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Show Me Your Values

NAME OF PLAY: Value Tease
Object of Play:
To unearth employee perception of the deep values that underly an organization, an initiative, a system-wide change, or any other topic.
# of Players: 5 – 10
Duration of Play: 30 minutes
How to Play:
Before the meeting, decide the topic around which you want players to share stories. Set-up a flat surface area in which you can write and they can post their images. Write the name of the topic in this area.
Provide the players with tape and several magazines of all genres—enough magazines for each player to rifle through three or four.
Tell the players that the goal of the exercise is twofold: First, they’ll describe in pictures what they perceive to be the values underlying the topic. Second, they’ll share a work-related story that’s indicative of those values. (Example: an image of a turtle may represent patience and longevity, so the player may share an anecdote in which an attractive but high-risk project was not pursued.)
Give everyone 10 minutes to cutout one or more images that represent their perception of the underlying values.
Ask them to tape their image(s) in the designated area and then quietly reflect on a story associated with the value(s) they represented.
Ask for volunteers to take turns sharing both their images and their associated story.
Pay attention as the players describe the values they perceive and write them in the space beside the appropriate image.
Go over the values you captured and ask the players to look for overlaps and gaps in their perception. Ask follow-up questions about the content and stories to generate further conversation. Let the group absorb and discuss the perceptions they share as well as those they don’t.

NAME OF PLAY: Show Me Your Values

Object of Play: To understand employee perception of the values that underly an organization, an initiative, a system-wide change, or any other topic.

# of Players: 5 – 10

Duration of Play: 30-45 minutes

How to Play:

  1. Before the meeting, decide the topic around which you want players to share stories. Set-up a flat surface area in which you can write and they can post their images. Write the name of the topic in this area.
  2. Provide the players with tape and several magazines of all genres—enough magazines for each player to rifle through three or four.
  3. Tell the players that the goal of the exercise is twofold: First, they’ll describe in pictures what they perceive to be the values underlying the topic. Second, they’ll share a work-related story that’s indicative of those values. (Example: an image of a turtle may represent patience and longevity, so the player may share an anecdote in which an attractive but high-risk project was not pursued.)
  4. Give everyone 10 minutes to cutout one or more images that represent their perception of the underlying values.
  5. Ask them to tape their image(s) in the designated area and then quietly reflect on a story associated with the value(s) they represented.
  6. Ask for volunteers to take turns sharing both their images and their associated story.
  7. Pay attention as the players describe the values they perceive and write them in the space beside the appropriate image.
  8. Go over the values you captured and ask the players to look for overlaps and gaps in their perception. Ask follow-up questions about the content and stories to generate further conversation. Let the group absorb and discuss the perceptions they share as well as those they don’t.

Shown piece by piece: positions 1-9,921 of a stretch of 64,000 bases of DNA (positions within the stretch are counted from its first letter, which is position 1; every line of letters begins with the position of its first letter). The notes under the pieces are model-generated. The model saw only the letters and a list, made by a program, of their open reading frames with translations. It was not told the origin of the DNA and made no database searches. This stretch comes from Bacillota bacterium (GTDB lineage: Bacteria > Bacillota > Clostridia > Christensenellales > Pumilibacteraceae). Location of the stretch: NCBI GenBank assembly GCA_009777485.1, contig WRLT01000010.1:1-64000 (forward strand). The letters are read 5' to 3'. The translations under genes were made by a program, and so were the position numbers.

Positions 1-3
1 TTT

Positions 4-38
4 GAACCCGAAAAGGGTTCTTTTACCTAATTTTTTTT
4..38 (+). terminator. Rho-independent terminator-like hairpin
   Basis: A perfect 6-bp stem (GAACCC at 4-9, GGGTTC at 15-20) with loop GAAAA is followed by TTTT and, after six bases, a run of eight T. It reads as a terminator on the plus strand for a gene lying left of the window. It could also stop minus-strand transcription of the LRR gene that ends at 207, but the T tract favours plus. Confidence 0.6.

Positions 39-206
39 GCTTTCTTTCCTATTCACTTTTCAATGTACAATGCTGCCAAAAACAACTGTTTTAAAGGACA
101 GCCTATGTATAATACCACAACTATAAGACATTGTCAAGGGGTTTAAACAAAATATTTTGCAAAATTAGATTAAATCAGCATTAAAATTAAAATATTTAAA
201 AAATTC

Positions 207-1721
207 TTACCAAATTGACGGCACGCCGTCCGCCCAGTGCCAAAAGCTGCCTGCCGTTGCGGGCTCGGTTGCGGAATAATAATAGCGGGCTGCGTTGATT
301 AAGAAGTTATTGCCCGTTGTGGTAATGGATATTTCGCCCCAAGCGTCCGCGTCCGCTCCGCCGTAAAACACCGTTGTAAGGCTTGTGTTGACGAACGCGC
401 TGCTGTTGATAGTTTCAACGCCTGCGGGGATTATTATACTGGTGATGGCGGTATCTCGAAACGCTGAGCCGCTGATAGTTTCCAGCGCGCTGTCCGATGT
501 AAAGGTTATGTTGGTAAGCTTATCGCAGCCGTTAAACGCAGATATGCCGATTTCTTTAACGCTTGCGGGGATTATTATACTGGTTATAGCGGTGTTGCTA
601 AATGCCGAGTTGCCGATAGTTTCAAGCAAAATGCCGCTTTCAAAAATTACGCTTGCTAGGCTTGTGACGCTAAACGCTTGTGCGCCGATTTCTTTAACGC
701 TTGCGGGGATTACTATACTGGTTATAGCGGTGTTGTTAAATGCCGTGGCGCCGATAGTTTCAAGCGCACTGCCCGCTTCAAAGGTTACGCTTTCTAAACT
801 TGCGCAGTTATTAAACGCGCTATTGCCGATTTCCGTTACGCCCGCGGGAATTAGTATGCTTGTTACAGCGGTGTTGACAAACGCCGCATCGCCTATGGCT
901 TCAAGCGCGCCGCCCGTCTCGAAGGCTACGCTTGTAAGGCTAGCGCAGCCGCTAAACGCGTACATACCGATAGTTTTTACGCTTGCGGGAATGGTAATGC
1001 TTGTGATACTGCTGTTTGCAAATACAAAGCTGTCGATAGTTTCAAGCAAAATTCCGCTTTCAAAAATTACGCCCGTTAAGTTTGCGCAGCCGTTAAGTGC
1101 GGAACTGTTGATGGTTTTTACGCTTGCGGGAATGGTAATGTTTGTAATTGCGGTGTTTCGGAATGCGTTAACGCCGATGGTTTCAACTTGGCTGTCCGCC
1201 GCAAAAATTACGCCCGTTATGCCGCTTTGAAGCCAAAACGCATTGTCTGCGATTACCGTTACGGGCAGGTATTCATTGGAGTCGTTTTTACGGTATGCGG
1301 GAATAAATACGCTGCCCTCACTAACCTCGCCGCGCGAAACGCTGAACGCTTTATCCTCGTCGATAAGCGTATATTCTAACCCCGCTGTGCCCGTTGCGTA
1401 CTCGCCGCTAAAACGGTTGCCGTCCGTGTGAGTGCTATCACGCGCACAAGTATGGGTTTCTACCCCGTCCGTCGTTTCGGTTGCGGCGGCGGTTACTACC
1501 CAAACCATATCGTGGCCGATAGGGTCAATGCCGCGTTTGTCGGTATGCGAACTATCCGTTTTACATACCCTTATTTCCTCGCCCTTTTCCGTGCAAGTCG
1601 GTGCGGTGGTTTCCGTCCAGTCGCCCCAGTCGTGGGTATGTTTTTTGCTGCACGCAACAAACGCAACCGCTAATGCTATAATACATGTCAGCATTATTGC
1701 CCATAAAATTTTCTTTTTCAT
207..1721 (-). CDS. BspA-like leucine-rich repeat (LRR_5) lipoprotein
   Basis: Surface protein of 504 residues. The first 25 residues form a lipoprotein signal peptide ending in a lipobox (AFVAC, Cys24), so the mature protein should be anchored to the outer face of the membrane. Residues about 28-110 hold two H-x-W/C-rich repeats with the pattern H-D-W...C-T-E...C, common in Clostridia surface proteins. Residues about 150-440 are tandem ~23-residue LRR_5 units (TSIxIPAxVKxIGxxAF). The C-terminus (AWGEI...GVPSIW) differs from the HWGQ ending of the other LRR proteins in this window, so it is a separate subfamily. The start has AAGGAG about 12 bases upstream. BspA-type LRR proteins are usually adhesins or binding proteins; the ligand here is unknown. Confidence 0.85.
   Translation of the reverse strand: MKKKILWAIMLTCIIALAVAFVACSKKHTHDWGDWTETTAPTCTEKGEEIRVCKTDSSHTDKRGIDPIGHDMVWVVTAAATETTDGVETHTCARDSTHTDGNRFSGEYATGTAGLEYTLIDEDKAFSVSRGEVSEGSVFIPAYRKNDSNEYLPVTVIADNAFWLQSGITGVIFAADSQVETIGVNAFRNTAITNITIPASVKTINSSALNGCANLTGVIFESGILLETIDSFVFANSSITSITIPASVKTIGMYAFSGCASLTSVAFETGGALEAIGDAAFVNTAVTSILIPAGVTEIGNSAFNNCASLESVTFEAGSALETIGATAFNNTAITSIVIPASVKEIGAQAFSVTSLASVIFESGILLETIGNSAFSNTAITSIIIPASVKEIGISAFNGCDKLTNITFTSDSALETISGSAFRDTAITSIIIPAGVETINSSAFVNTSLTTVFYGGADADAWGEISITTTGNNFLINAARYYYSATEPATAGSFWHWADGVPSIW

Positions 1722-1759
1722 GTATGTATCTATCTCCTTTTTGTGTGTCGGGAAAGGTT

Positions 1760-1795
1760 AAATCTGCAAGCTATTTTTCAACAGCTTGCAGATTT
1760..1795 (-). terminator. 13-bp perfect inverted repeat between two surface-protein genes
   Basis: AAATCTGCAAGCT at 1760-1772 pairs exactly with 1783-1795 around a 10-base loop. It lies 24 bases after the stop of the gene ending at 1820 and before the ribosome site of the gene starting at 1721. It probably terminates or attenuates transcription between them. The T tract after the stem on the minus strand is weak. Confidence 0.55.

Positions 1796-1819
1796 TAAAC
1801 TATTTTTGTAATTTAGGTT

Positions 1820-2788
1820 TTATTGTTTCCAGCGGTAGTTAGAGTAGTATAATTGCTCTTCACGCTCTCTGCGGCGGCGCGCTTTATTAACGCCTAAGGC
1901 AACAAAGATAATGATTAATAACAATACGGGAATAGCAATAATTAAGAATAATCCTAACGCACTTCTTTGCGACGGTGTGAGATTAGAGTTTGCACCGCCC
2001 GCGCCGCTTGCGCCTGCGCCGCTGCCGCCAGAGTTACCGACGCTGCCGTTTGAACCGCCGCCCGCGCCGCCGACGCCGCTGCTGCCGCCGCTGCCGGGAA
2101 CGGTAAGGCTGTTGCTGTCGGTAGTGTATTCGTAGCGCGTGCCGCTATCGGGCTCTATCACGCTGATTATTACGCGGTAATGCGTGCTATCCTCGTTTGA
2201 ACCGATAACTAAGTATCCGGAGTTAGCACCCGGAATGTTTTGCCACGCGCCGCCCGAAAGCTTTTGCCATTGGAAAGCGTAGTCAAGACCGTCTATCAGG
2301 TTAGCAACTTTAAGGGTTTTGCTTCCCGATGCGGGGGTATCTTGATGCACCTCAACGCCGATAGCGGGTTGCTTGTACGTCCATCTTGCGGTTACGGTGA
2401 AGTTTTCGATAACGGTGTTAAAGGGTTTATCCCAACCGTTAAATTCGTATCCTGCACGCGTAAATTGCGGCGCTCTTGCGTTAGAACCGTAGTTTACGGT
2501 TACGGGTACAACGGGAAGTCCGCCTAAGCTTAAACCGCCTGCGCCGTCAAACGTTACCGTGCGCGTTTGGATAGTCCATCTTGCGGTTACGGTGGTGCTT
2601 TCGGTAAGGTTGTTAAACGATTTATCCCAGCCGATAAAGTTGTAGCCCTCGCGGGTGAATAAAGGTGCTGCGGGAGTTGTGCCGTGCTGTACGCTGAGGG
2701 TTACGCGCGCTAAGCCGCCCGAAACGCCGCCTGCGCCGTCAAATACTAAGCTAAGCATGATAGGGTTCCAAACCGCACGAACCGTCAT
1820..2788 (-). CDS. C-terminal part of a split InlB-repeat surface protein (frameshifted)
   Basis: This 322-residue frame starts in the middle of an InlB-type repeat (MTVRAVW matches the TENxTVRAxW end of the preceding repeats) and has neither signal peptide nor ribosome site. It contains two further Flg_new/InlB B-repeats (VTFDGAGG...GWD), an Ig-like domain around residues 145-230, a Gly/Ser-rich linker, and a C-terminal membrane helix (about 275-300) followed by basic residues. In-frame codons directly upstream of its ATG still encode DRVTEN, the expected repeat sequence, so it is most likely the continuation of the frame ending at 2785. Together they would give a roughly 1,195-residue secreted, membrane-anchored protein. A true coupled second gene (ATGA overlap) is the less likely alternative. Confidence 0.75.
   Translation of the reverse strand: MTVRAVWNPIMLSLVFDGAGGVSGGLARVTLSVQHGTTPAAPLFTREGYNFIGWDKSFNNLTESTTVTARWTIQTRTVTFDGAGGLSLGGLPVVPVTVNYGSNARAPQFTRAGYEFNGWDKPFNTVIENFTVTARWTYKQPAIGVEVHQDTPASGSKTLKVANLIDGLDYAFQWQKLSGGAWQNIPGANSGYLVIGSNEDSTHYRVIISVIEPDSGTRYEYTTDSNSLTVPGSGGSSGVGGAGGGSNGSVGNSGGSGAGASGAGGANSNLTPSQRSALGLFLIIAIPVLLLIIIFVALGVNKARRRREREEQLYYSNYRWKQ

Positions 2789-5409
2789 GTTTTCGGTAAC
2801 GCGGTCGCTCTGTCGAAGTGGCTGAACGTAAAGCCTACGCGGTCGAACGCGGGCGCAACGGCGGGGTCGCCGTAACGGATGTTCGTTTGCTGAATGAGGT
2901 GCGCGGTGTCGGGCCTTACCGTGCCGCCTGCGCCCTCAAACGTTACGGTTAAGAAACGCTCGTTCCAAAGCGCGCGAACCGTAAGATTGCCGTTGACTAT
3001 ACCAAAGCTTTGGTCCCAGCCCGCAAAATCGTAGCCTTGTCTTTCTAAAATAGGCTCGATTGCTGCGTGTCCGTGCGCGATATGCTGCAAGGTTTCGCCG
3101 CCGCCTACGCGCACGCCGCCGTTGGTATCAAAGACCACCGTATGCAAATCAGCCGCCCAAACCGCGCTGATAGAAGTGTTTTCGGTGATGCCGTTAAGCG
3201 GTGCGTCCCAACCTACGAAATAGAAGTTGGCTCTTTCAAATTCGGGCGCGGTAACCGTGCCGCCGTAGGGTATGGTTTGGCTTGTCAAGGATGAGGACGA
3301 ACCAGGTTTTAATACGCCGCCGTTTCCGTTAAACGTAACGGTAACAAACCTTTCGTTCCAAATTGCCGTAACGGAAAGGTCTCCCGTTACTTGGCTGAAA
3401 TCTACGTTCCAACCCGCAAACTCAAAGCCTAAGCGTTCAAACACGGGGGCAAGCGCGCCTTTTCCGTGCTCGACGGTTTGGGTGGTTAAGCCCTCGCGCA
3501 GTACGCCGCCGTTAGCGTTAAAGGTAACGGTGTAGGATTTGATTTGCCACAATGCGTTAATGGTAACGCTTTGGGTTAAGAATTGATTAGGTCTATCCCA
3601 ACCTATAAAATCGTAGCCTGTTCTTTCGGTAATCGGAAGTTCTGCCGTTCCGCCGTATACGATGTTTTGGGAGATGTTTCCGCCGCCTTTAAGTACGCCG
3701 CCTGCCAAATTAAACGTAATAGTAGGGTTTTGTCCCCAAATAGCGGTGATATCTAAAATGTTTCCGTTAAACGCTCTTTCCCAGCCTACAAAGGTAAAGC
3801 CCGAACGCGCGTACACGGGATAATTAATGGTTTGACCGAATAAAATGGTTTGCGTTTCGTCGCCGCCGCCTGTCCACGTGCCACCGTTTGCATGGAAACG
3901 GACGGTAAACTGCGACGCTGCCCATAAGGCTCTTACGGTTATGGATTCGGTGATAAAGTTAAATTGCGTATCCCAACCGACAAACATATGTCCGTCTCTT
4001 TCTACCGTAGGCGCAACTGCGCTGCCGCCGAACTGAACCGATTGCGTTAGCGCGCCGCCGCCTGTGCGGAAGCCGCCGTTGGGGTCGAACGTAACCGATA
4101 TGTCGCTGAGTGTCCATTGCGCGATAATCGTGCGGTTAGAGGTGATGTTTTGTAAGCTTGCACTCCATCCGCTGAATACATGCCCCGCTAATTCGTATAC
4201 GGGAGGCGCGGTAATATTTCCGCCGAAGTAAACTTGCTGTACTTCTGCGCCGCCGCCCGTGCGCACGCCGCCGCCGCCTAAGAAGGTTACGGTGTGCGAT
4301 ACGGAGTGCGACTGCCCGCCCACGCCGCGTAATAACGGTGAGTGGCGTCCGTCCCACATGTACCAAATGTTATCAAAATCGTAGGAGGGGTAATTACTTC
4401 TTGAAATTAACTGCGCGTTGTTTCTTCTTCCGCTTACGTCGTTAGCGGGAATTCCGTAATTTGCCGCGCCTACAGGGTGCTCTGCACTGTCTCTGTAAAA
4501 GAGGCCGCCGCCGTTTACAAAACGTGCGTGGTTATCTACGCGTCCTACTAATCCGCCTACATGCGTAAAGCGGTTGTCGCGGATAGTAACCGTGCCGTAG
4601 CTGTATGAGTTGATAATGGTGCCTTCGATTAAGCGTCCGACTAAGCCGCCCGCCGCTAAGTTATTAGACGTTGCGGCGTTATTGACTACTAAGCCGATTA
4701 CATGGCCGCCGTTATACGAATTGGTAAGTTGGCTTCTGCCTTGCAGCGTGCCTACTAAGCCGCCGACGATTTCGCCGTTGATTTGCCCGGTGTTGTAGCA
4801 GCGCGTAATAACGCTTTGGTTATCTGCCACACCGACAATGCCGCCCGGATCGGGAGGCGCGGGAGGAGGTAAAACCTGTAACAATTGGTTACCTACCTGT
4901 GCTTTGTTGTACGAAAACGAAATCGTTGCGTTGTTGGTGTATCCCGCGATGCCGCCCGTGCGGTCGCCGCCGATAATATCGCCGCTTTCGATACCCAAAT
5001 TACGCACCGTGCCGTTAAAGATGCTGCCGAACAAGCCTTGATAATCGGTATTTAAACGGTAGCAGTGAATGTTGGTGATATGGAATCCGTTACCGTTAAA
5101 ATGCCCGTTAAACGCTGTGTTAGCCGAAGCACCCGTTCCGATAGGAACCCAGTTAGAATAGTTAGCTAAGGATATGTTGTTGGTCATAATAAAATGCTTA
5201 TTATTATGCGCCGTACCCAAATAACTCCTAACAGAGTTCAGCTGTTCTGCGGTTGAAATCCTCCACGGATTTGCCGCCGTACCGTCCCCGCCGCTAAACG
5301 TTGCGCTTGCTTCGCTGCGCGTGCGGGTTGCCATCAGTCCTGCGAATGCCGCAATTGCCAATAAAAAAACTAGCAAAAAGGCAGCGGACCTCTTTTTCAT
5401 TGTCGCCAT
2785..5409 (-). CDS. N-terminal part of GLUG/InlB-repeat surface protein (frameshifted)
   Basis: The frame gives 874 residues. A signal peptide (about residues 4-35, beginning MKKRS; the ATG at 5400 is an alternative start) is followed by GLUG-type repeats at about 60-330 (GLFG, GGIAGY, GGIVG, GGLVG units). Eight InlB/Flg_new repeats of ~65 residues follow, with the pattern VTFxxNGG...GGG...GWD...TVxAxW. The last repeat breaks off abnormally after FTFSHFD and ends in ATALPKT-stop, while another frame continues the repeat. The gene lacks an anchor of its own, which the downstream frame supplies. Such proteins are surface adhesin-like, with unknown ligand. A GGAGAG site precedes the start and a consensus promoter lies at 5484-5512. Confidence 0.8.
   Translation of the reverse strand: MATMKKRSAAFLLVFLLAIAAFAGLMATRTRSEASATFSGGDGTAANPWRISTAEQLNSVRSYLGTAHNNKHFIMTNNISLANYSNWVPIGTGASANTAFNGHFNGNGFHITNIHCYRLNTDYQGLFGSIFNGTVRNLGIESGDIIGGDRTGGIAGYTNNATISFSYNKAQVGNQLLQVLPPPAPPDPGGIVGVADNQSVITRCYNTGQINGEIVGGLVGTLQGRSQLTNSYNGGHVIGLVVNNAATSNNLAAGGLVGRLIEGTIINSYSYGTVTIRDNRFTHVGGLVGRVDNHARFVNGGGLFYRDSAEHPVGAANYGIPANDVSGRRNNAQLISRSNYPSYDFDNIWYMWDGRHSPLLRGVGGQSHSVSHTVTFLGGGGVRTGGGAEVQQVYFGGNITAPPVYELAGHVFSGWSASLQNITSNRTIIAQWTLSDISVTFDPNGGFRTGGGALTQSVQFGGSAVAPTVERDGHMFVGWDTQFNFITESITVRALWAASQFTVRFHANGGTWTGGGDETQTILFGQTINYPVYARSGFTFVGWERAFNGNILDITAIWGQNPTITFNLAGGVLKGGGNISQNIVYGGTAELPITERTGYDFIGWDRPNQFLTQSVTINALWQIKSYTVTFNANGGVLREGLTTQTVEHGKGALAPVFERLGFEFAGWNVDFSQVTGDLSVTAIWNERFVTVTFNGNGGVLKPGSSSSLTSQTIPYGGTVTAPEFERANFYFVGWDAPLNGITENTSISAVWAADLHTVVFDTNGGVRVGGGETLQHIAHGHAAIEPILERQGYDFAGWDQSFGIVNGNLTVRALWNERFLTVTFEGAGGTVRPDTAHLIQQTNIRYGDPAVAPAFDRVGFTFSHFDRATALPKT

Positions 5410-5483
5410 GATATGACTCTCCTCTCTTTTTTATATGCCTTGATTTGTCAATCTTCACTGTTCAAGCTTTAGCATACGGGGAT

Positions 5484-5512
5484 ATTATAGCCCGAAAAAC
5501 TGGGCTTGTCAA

Value-Tease_BW2

Strategy:

A notable benefit of using pictures to elicit values statements and stories is that imagery is simultaneously one step removed from a straight, verbal declaration yet one step deeper than what you may get when you ask players to share their “intellectual” thoughts. And using pictures gives the players a sort of comfort zone to express themselves, since they can choose pictures that represent the whole spectrum of comedy and tragedy around a topic. So if someone prefers truth through humor, they can find images that allow them to use it. And if someone else prefers truth through hyperbole, well, they have that option too.

As the group lead, realize that some players will think immediately of a value representing a topic and go hunting through the magazines until they find a suitable representation. Others will surf the images, looking for something that resonates with a vague notion they have in their minds. Either approach is suitable and you can discuss these approaches when you set up the play.

Most importantly when you introduce the game, encourage people to share the values they perceive as honestly as they can. Tell them that it’s okay to believe that an underlying organizational value is territoriality and to represent that with an image of a lion. Not only is this behavior appropriate, but it’s also desirable—since beliefs that drive behavior often go unstated in public but are repeated and spread through huddles within the organization. And as people share stories, if someone is having trouble thinking of a story to match their image, give them more time (or let them bow out completely) and let someone else offer a story. Often people will have stories triggered based on anecdotes that others share.

Finally, let people be creative with the storytelling section of the play. If two or more participants want to share a story together, encourage them to do so. They can even go so far as to role play an event that unfolded. Your job is to create a space in which people can say something that may be taboo but that everyone is thinking.

Fun, optional activity: Ask the players to cutout images that represent what the values are NOT. So if a player believes expediency is NOT one of the values around a project,  she may choose the aforementioned turtle as a representative image.

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